The minimalist Apple Store design is set to get a major overhaul by senior vice president of design, Sir Jony Ive. The redesign comes at a time when the company are poised to launch their new Apple Watch, and when there is rife speculation about whether or not Apple is moving into the electric car business. The news was unearthed in a profile piece on Ive in the New Yorker magazine, in which Ian Parker found that he was working closely with Angela Ahrendts, Apple's senior vice president of retail, on a redesign of the stores, of which there are now more than 400 worldwide.
The idea is to make the stores feel more fashion-centric and upmarket, in order to align with the highly fashionable watch, which it being marketed as more of an accessory than a gadget, and looks set to be one of the company's biggest hits yet! Ive also commented that, whilst Apple stores have always traditionally been carpet-less, he had overheard people saying that the wouldn't buy a watch from a store without a carpet. Whether or not this means they'll finally bite the bullet and bow to convention remains to be seen though. Parker, who has been writing for The New Yorker since 1994, added that he believes he has gathered from talking to Ive that “The new spaces will surely become a more natural setting for vitrines filled with gold (and perhaps less welcoming, at least in some corners, to tourists and truants).”
The Apple Store design is set to get a major overhaul by senior vice president of design, Sir Jony Ive
Parker also saw plans for a new bespoke Apple Watch display cabinet, that the store's staff access through a motorised flap that apparently looks like “The ramp at the rear of a cargo plane.” The new watch area will undoubtedly be the biggest new feature of the store, and is described by Parker as something of a “VIP area,” though it's unclear just how much different Ahrendts and Ive believe the stores need to be. Indeed, when it comes to just how drastic the redesign will be, all we have to go on is second-hand information, but it's unlikely the design will be all that shocking, especially in Europe, where Apple only recently registered its store designs as a trademark (they did likewise in the US back in 2010).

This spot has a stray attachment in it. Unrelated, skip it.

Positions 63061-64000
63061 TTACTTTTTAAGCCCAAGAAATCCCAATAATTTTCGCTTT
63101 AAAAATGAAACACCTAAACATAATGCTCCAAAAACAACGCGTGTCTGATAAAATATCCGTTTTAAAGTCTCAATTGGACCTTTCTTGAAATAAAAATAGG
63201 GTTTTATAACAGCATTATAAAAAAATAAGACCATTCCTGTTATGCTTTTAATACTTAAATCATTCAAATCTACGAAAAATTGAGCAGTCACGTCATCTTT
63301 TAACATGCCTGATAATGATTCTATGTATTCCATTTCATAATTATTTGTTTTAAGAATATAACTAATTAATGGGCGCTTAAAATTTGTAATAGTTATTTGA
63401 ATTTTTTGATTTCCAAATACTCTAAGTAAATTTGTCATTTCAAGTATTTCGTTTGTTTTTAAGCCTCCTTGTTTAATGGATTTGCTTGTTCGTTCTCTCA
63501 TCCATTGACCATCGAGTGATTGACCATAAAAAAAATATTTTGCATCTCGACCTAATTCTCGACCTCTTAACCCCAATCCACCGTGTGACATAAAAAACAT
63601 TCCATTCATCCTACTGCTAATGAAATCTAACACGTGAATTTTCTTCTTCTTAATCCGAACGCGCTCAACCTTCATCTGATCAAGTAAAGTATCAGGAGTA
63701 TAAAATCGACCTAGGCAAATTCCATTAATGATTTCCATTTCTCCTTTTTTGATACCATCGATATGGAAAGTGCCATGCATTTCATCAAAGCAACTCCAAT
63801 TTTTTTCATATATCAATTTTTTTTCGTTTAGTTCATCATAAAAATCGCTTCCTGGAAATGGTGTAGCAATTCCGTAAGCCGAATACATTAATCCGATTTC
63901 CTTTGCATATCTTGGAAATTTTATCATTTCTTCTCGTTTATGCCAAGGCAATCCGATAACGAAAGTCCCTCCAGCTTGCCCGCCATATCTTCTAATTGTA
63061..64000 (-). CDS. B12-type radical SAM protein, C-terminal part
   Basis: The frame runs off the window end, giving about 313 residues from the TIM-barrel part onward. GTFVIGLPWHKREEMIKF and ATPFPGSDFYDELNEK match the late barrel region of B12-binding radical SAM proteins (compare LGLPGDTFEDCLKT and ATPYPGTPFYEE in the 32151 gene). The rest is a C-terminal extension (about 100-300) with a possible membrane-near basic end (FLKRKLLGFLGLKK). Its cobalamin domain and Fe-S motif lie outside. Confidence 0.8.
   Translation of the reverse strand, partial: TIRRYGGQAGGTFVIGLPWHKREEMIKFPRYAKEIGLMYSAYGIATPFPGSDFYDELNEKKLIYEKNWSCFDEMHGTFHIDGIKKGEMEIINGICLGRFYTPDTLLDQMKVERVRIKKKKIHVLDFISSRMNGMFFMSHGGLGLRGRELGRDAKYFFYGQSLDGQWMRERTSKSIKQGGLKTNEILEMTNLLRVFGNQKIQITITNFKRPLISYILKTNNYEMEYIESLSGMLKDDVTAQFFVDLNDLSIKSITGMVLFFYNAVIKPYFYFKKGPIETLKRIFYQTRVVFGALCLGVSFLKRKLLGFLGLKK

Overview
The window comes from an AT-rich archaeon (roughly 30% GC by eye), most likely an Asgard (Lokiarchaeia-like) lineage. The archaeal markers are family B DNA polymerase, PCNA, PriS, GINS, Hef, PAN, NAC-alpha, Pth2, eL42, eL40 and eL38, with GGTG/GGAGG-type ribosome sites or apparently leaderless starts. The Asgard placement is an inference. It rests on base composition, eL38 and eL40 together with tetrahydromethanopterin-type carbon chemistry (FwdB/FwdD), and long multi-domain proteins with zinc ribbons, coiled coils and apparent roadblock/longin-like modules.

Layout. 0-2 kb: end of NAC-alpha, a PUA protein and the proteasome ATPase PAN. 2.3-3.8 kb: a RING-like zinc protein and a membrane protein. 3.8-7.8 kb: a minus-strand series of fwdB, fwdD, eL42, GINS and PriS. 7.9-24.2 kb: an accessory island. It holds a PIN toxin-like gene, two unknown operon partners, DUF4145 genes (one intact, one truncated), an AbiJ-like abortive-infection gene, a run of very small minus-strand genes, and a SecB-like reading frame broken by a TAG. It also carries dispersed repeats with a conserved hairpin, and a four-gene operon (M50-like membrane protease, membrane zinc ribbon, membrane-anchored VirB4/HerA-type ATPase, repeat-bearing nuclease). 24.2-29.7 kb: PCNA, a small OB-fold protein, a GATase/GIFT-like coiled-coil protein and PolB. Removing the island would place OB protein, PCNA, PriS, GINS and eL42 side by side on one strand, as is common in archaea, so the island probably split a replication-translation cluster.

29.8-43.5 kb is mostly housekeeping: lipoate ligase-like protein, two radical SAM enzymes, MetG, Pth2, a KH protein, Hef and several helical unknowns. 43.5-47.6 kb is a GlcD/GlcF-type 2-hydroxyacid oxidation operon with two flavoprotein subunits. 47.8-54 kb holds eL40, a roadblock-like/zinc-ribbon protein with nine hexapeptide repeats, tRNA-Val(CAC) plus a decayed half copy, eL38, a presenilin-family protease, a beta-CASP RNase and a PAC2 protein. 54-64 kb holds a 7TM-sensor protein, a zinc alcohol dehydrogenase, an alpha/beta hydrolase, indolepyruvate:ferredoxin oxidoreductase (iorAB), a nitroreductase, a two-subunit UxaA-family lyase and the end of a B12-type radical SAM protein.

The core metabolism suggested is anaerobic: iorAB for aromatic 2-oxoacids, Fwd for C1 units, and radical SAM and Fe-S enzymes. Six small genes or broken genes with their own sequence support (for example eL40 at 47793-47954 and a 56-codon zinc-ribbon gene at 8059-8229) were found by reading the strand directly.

Sir Jony Ive
The report, however, does reaffirm a separate report from earlier in the month, which also said that Ahrendts was planning major physical changes for the Apple stores, and that certain changes, such as a new seating area, were expected to be implemented before the Apple Watch is launched in April. Speaking of the watch, it is expected to retail for $349 (which translates to around £217, meaning we'll probably be looking at £249.99 at a guess). It features a “digital crown” touchscreen interface and comes in materials including black stainless steel, silver or grey aluminium and 18-carat gold.
Ive is working closely with Angela Ahrends, Apple's senior vice president of retail
Ive's involvement with the anticipated changes to the Apple Store underlines the increasingly important role the designer is playing in all facets of the company. He was given greater responsibility at Apple in 2012 as part of an executive shakeup that put him in charge of design of both hardware and software in future products, and he is becoming a more visible presence in the media as the company continues to distinguish itself as a technology brand with a heavy focus on design.
Benjamin Hiorns is a freelance writer and struggling musician from Kidderminster in the UK. He would like to tell himself he won't be getting an Apple Watch, but he'd be lying to himself.